Another dialog format that was used in the following study is the so-called Philo Café (see i.e. ([21], p. 323f)). It was mainly developed by Marc Sautet in the early 1990’s in Paris where he frequently held philosophical dialogs in coffee houses, often with up to 100 participants ([21], p. 323f). In the following, this dialog format is presented in a more descriptive way, so that other teachers can eventually try it out in their classrooms:

  • Group size: A Philo Café can be done in groups between 5–100 people.

  • Seating arrangement: If the group size allows for it, it is recommended to sit in a circle.

  • No philosophical pre-knowledge required: The participants do not need any philosophical pre-knowledge, they are supposed to philosophize based on their own life experience and their personal thoughts.

  • Purpose: The main purpose is to learn about other people’s thoughts, experiences and perspectives on a specific topic in order to get a deeper understanding of the latter. Therefore, there are no wrong ideas or perspectives in such a dialog, since each individual perspective contributes to a bigger picture about the topic under investigation.

  • Choosing the topic: The topic of a Philo Cafè can be chosen in advance by the dialog facilitator or it can be decided ad hoc by the participants.

  • Key-note speech: Prior to the Philo Café it is possible to have a key-note speech in which the topic of the dialog is outlined. Based on that key-note, the participants can then further investigate the topic.

  • No specific steps in the dialog: The dialog format as such represents an open dialog, that means that there are no specific steps or a certain structure that has to be followed. Everything that happens in such a dialog, happens more or less spontaneously, with the participants responding to each others’ statements. Since there are no predefined steps, the dialog process as such relies strongly on improvisation and none of the participants nor the facilitator would know in advance where they would end up in the dialog.

  • The facilitator’s role: The role of the dialog facilitator mainly is to remember the order of the participants who raised their hand to make a statement, to pose follow-up questions and to summarize every now and then what has been said in the course of the dialog so far. In a metaphorical sense the facilitator can be seen like a music DJ who mixes all the different tunes and sounds (that is, the statements of the participants) together to a meaningful whole.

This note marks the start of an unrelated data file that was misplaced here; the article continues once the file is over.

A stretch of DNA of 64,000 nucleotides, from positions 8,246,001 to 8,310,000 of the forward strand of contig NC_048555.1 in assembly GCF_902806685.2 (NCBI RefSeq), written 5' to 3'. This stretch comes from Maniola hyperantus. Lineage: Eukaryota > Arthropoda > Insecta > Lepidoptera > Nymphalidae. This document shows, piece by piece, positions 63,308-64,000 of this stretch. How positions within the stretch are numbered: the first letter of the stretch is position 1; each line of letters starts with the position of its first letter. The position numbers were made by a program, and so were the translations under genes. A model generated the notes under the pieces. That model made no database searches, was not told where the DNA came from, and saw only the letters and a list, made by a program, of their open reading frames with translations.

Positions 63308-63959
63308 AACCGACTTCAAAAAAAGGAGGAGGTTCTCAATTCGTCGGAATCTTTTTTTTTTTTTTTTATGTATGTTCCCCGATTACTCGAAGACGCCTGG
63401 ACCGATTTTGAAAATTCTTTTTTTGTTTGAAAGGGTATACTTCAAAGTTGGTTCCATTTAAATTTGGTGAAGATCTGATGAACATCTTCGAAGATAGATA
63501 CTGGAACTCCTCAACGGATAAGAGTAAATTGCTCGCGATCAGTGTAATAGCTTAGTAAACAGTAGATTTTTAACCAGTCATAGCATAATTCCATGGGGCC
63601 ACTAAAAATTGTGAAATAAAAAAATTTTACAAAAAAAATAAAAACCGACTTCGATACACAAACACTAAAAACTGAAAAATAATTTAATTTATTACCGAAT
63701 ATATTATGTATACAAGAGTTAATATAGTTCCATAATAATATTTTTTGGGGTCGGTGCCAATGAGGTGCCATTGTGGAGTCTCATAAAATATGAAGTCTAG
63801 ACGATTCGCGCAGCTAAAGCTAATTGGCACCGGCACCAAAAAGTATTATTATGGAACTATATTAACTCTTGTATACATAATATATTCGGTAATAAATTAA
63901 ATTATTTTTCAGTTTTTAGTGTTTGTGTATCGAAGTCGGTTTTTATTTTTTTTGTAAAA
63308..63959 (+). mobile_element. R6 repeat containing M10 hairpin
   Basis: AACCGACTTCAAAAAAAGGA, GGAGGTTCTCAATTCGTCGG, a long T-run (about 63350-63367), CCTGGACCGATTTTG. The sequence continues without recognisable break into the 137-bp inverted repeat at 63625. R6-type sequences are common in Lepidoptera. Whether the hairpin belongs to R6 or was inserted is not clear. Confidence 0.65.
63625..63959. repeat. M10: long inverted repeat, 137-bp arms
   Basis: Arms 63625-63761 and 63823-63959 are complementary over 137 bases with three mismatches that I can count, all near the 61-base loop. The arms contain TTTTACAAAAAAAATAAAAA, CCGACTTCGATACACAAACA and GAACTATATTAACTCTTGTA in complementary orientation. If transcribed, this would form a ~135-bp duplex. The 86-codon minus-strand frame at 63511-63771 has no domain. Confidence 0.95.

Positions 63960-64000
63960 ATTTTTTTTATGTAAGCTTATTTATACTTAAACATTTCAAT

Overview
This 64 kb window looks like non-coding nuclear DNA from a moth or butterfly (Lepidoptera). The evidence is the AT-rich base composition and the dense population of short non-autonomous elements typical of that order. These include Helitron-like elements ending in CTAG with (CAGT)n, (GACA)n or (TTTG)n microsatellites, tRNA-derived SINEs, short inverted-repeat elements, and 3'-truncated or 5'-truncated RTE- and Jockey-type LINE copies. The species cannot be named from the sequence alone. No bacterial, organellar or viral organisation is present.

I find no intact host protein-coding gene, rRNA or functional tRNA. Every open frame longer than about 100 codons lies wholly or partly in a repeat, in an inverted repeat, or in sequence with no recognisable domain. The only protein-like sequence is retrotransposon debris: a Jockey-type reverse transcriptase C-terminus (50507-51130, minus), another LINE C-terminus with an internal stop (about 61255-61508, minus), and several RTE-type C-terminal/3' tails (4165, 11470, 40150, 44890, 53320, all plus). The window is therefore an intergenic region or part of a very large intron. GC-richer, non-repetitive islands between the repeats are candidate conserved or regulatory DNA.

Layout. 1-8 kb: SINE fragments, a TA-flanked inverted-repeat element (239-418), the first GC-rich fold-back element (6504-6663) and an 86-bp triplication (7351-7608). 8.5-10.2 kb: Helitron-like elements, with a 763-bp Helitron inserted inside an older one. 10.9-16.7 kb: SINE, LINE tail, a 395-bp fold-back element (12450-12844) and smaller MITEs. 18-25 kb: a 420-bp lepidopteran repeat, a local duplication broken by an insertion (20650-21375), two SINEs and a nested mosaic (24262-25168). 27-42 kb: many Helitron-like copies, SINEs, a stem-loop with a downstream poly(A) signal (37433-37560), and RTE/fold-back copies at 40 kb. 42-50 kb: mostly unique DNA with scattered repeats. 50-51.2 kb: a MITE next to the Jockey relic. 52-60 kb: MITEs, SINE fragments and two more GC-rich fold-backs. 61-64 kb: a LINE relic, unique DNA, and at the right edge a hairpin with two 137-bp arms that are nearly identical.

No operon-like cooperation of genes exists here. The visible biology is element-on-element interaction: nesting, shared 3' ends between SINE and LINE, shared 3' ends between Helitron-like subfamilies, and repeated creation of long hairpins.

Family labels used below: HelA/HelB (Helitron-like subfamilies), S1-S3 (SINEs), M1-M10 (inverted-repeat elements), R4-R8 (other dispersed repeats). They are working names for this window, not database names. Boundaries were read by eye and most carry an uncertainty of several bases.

• A dialog, not a discussion: When responding to each other’s statements, the participants might be tempted to let the dialog go over into a discussion. This has to be avoided by the dialog facilitator, who in this case has to point out that different perspectives, opinions and views are important in order to get a deeper understanding of the topic and putting up arguments against each other would jeopardize this purpose.

  • Duration: From our experience we can say that the ideal length of such a dialog might be about 1 hour, but it is up to each facilitator to sense when it is about time to round up.

  • No conclusion required: Since the purpose of a Philo Cafè is to investigate a topic in order to get a deeper understanding of it, it can easily be that the dialog ends without a specific conclusion. And that is no problem, since finding a conclusion was not the purpose.

1.3.4 Dialog format: philosophy for children (P4C)

The third dialog format that was put into practice in the following study was the philosophy for children format (P4C) as developed by Lipman (see [23]). This dialog format consists of several steps, which are presented below and in a way, so that other teachers can try it out in their own classrooms too:

  1. Sit in a circle together with your students.

  2. The students read a philosophical text, often an excerpt of one of Lipma’s novels. Here the students can read one sentence each, one after another.

  3. The students have time to think and note associations that come to mind intuitively.

  4. The students can pose a question, based on what they just read. Each question is written on the blackboard, with the name of the author behind it.

  5. The students are given the chance to vote for as many questions as they like. The dialog starts with the question which received the most votes.

  6. During the dialog, the students are asked to relate to what the former speaker said, for instance by saying “I agree with … , because ….” or “I disagree with ….because …”

  7. The teacher leads the dialog by posing questions like “How does what you say now relate to what … (name of the student) said?”, “What is the difference between what you just said and what he said a minute ago?”

  8. The dialog goes on until there is no more time, or until the students have no more to say.

  9. If the latter is the case, then the next question on the list is explored in the same way. If there is no more time, the dialog ends with a meta-reflection round where students express their thoughts about how the dialog went.